BOSTON: China's rise to global business leadership is being held back by weaknesses in branding and marketing, according to a leading consultant.
David Aaker, vice chairman of Prophet, the brand strategist, noted a recent observation that the country lacked brand instincts because executives there were inclined to view business deals in transactional rather than relationship terms.
He argued that while this was true there were three other reasons why branding in China was weak.
One was that Chinese firms did not have the long and deep history of brand strategy and brand management that many global firms possessed.
"Approaches to brand management have been created, tested, and refined by decades of smart people from varied perspectives and context," he wrote in the Harvard Business Review.
A second reason was the absence of a competitive context for most of the top Chinese companies, such as China Mobile or Bank of China, which were or had been owned by the state. In addition, Aaker suggested that many sectors had been growing so fast that manufacturing and distribution had been more important than branding.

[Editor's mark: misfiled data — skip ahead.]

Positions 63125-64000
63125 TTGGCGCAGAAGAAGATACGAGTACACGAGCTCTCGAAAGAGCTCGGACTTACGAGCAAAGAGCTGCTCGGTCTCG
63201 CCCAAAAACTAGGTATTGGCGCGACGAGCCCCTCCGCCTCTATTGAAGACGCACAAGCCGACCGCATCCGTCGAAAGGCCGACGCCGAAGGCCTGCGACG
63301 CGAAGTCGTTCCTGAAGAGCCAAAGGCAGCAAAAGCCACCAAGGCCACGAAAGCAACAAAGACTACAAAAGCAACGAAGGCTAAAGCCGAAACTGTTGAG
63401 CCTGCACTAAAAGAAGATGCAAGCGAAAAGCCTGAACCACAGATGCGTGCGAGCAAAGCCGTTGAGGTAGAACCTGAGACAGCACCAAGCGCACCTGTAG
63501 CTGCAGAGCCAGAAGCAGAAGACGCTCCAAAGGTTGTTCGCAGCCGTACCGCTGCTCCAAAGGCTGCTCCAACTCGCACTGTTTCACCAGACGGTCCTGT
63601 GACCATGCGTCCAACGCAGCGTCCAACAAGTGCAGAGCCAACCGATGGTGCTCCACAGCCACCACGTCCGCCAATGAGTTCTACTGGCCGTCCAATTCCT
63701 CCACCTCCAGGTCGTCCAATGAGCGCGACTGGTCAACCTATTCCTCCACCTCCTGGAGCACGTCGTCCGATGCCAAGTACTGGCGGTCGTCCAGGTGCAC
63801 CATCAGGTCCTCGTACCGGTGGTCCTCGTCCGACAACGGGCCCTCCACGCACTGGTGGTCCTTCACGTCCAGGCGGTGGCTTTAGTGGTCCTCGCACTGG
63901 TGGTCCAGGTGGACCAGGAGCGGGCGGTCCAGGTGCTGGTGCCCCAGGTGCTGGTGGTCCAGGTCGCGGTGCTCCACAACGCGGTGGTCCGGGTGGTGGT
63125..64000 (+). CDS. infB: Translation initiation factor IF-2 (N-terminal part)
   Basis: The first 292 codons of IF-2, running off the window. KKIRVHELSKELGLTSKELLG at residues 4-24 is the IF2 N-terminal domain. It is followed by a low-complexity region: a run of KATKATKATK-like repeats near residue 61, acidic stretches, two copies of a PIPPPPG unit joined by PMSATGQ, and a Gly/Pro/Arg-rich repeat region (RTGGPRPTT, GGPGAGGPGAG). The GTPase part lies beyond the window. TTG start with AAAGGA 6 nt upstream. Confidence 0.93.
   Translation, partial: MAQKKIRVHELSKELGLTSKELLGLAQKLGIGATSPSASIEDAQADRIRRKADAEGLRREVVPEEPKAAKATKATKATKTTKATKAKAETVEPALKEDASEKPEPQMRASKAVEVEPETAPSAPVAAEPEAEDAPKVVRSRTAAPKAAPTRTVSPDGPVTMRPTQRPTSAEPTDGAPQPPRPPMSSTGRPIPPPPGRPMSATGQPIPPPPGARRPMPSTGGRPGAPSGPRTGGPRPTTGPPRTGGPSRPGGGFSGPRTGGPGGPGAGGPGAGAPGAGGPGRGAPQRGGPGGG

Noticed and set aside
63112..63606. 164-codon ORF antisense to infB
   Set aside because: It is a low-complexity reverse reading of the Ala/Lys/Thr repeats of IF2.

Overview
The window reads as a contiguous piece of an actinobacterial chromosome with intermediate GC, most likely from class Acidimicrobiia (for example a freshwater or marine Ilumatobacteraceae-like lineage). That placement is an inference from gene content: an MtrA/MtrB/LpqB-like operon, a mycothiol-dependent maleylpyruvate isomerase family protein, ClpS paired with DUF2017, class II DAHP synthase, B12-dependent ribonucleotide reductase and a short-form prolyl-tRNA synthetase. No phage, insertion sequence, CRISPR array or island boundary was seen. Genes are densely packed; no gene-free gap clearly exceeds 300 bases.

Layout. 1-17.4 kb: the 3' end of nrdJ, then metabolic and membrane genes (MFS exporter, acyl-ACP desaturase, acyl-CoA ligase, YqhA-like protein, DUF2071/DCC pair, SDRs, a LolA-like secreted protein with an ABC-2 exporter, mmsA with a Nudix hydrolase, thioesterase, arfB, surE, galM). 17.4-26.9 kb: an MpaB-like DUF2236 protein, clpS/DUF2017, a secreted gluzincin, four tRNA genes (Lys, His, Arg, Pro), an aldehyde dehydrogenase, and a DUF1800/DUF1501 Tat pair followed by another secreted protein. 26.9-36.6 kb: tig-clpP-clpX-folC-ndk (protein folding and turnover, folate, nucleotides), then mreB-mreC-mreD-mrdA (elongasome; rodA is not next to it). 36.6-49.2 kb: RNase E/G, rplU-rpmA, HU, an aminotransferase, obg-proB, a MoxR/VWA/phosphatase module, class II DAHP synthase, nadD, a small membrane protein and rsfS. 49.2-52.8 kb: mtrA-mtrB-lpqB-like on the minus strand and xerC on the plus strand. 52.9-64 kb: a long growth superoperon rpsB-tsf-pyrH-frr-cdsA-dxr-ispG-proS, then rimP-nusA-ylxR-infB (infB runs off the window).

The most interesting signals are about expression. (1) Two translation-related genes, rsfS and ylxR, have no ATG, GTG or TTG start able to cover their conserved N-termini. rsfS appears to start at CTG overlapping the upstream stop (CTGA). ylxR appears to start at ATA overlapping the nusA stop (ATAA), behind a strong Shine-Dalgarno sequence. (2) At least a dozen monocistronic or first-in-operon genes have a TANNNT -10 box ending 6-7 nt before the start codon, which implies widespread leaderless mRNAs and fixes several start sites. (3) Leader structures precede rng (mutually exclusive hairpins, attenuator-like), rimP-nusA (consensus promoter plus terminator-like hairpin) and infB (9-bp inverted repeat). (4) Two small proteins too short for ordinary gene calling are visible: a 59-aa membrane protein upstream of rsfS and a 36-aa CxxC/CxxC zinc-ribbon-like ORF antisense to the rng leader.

A third factor was a lack of will in top management, and he noted his own firm's experiences in China. "Most top managers in China are not trained in marketing and are more focused on operations, costs, and delivering functional benefits," said Aaker.
He saw a "different mindset", firms run in an autocratic manner and no effective program to communicate the business vision, if it existed at all.
He advised that Chinese firms either buy companies with extant strong brand management systems and talent that they could leverage, or rely on consultants and new hires to upgrade their capabilities in this regard.
Another US-based brand development firm, HD Trade Services, recently noted the need for Chinese brands to improve their image, after it found that a third of US consumers would actively avoid them believing them to be of poor quality.
And Millward Brown, the research firm, has noted that Chinese marketers have some common misunderstandings of the overseas view of China and its brands.
Data sourced from Harvard Business Review; additional content by Warc staff